There have been some artificial divisions between the formal and informal sectors, and between small and very small businesses on one hand and large companies on the other hand. 
Most of these divisions fade into insignificance when the true issues are addressed, and those are what standard and quality of living each Zimbabwean enjoys.
It does not really matter if someone works for someone else and pays income tax monthly through PAYE or is self-employed and thus pays income tax quarterly. 
The crucial point is that they earn enough to pay income tax, in other words they have joined the ranks of the middle-income groups and thus come to the attention of Zimra.
A lot needs to be done over the next five years. Our National Development Strategy will be moving into its second phase very soon, building on the achievements of the first phase but also looking at where perhaps a different approach might be needed to get even better results. 
This will require input from all ministries, those that are helping the productive sectors and those that provide critical social services from education and health to a crime-free environment via the police and courts.
And it all needs to fit together to make sense and to work.
There is Vision 2030, the medium term goal of growing Zimbabwe into an upper-middle income country, and while that is still seven years and a few months off, by the time the present Presidential and Parliamentary terms end, it will be just over a couple of years away, and by that time we need to be a lot closer to the goal, perhaps 80 percent or more of the way there.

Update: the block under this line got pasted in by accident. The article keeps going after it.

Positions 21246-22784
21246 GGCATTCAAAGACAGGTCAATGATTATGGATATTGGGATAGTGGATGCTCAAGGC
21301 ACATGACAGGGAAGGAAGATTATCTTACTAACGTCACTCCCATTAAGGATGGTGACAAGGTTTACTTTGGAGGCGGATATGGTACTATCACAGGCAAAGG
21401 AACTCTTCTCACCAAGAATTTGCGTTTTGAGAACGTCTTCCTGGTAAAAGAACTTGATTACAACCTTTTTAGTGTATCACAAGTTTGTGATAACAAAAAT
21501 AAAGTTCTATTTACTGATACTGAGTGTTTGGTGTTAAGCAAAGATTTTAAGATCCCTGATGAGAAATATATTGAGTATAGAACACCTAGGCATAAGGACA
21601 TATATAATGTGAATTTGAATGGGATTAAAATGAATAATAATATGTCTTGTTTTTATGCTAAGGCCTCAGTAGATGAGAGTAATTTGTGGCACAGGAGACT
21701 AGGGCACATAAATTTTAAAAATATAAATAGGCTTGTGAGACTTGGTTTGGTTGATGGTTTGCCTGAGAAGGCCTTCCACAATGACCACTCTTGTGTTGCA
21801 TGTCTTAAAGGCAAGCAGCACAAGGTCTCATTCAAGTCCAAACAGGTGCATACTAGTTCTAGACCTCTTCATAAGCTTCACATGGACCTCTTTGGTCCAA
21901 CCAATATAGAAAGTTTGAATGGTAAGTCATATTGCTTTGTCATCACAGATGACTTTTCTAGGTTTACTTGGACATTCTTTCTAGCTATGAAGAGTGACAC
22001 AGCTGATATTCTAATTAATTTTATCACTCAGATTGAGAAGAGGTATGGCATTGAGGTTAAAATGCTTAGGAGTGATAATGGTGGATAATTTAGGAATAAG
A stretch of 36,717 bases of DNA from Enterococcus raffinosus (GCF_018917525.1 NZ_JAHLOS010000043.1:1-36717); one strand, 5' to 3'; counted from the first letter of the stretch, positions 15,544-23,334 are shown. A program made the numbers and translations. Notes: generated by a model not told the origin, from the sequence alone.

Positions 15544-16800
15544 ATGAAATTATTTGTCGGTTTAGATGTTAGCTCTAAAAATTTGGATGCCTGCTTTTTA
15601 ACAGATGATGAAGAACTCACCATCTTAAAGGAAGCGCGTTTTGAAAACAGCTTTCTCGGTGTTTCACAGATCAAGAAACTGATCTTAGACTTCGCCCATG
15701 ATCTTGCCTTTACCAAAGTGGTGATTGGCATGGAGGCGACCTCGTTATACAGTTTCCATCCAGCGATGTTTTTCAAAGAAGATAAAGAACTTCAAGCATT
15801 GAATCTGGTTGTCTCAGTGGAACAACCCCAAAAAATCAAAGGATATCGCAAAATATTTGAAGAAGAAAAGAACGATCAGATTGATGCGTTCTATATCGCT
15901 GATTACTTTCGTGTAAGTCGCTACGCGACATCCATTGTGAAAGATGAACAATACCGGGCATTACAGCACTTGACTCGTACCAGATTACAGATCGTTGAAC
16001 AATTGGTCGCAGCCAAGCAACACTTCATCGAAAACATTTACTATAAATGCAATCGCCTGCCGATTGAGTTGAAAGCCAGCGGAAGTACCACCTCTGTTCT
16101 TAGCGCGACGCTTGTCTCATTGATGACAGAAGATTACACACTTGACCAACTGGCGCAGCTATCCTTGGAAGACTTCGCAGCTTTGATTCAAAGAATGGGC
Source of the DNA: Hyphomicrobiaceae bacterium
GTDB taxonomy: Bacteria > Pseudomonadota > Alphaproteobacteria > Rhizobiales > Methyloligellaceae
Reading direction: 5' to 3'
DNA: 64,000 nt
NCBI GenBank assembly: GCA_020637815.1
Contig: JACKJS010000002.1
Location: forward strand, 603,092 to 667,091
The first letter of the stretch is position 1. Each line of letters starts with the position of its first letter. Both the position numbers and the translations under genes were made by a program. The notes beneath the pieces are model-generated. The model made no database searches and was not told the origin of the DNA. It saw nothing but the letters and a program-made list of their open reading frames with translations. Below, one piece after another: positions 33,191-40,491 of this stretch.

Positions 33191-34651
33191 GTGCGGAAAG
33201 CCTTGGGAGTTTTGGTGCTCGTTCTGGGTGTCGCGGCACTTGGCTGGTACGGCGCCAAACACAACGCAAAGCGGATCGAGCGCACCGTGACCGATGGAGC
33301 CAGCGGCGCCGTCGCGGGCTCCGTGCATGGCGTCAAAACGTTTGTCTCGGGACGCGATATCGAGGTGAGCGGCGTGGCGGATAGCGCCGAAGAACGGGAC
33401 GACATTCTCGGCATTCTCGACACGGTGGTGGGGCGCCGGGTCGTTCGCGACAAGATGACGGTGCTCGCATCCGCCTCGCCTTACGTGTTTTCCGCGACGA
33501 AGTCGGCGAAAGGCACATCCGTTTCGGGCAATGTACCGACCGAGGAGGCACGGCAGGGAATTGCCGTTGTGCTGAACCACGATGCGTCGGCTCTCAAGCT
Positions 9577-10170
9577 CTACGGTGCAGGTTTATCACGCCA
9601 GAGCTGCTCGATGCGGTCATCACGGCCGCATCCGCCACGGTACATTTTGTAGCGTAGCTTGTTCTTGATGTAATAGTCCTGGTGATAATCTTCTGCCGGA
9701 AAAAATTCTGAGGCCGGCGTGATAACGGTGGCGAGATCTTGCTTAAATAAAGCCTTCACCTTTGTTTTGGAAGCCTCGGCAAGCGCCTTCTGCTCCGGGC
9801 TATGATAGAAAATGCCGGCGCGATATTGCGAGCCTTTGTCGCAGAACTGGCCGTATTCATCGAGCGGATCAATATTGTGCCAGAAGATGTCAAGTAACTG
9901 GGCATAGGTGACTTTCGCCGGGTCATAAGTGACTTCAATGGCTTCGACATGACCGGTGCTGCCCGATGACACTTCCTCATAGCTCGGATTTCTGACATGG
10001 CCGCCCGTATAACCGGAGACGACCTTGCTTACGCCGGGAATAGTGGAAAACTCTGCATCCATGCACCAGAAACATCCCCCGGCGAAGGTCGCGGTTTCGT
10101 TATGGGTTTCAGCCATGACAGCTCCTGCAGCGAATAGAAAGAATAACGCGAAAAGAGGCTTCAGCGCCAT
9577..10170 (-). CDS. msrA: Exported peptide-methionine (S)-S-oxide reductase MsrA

This means that the rapid economic growth of the last five years has to be accelerated, and accelerated in ways that benefit everyone, not just a super-rich elite resting on the labours of a poor majority, colonial style. 
What it must mean if it means anything is that just about everyone must be in the middle-income socio-economic groups and above.
So we need to keep the pressure on the small-scale farming sector to continue converting subsistence or near subsistence farmers into business people earning reasonable incomes, and maintaining a decent standard of living.
It means we need to keep on providing opportunities to those young artisanal miners equipped with a shovel to move into more productive mining with access to machinery. It means we need to work out how new industries can open, and many may be small, but still need adequate premises and access to power and water.